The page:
YouTube is screwing me out of streaming ad revenue. This video of a train derailment that happened in the Gastown Vancouver railyard.
The video above currently has 116,951 views. As a photographer and producer of stock content, that is a big deal. Getting paid for that is a big deal. At this level of views, I would have been getting paid at each 10,000 level of views. If they aren’t going to pay me, couldn’t they at least give me some free ad promotion on Google directed to my photography site? FYI: This video is for sale on Kian.photography
Living above this CP Rail West Coast Express train yard can be unpleasant a lot of the time. It is a boisterous and dirty environment. For that reason, most of my building has to have their windows closed. The trains are so loud that they fill your entire apartment and block out all other sounds. You can not hear the conversation, your tv, nothing. And we are five floors up. This noise pollution can happen at any time of the day. 4 am trains will arrive in the yard, and it becomes a 1/2 to 1-hour banging, backing up, banging some more headache.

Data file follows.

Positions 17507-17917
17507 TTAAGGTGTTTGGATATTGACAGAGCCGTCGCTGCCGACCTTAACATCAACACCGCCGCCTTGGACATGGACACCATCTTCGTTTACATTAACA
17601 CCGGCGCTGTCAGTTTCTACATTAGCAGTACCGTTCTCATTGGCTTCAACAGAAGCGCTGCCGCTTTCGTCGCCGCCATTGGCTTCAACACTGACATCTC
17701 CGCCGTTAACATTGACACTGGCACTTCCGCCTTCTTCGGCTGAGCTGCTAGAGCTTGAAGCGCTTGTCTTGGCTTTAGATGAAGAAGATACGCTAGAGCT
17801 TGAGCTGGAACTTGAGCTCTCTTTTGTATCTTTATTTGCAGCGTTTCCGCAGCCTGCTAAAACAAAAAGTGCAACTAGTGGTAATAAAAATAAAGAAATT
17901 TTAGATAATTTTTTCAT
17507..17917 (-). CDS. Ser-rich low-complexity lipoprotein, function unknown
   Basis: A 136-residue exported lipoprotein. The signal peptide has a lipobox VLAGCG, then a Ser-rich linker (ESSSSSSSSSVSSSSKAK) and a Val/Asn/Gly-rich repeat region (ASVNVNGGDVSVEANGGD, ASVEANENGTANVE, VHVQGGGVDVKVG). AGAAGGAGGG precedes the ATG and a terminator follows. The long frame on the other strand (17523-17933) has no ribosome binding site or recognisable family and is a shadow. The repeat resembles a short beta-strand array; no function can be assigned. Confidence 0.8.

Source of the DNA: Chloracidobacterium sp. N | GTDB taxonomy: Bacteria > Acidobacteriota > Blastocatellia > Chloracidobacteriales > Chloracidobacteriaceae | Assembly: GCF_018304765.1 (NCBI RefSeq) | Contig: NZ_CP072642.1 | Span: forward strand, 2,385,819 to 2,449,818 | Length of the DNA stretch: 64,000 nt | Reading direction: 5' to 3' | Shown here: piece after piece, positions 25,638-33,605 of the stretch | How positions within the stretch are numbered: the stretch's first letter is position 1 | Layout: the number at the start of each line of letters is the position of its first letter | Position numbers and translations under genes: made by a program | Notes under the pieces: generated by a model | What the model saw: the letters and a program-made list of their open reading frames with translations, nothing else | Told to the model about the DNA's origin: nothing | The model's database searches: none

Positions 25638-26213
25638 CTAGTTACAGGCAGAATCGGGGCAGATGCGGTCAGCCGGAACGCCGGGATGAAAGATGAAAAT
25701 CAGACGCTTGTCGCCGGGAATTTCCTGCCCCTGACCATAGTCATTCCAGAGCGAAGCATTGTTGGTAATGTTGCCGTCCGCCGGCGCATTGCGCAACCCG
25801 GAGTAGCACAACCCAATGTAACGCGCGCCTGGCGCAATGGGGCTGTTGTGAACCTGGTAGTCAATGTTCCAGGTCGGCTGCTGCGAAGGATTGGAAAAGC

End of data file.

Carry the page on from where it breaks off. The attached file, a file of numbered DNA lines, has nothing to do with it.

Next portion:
This train derailment in Vancouver was the start of my day. I have grown used to the loud sounds coming from the yard, but this was otherworldly. The sound of metal ripping and crashing, being dragged. I quickly got my phone out and ran to the window to see what was causing the racket. It took a few seconds to realize that what I saw was a train being dragged across several tracks—a term called Splitting the Switch.
Spitting the switch happens with the switch springs into a different position when the coach is travelling on the straight track. The wheels of the front coach continue on the straight path as intended, but the rear wheels are not on the diverging track. This causes the rear cars to be pulled violently from the diverging track in a sideways motion and, in this case, crash into other parked trains.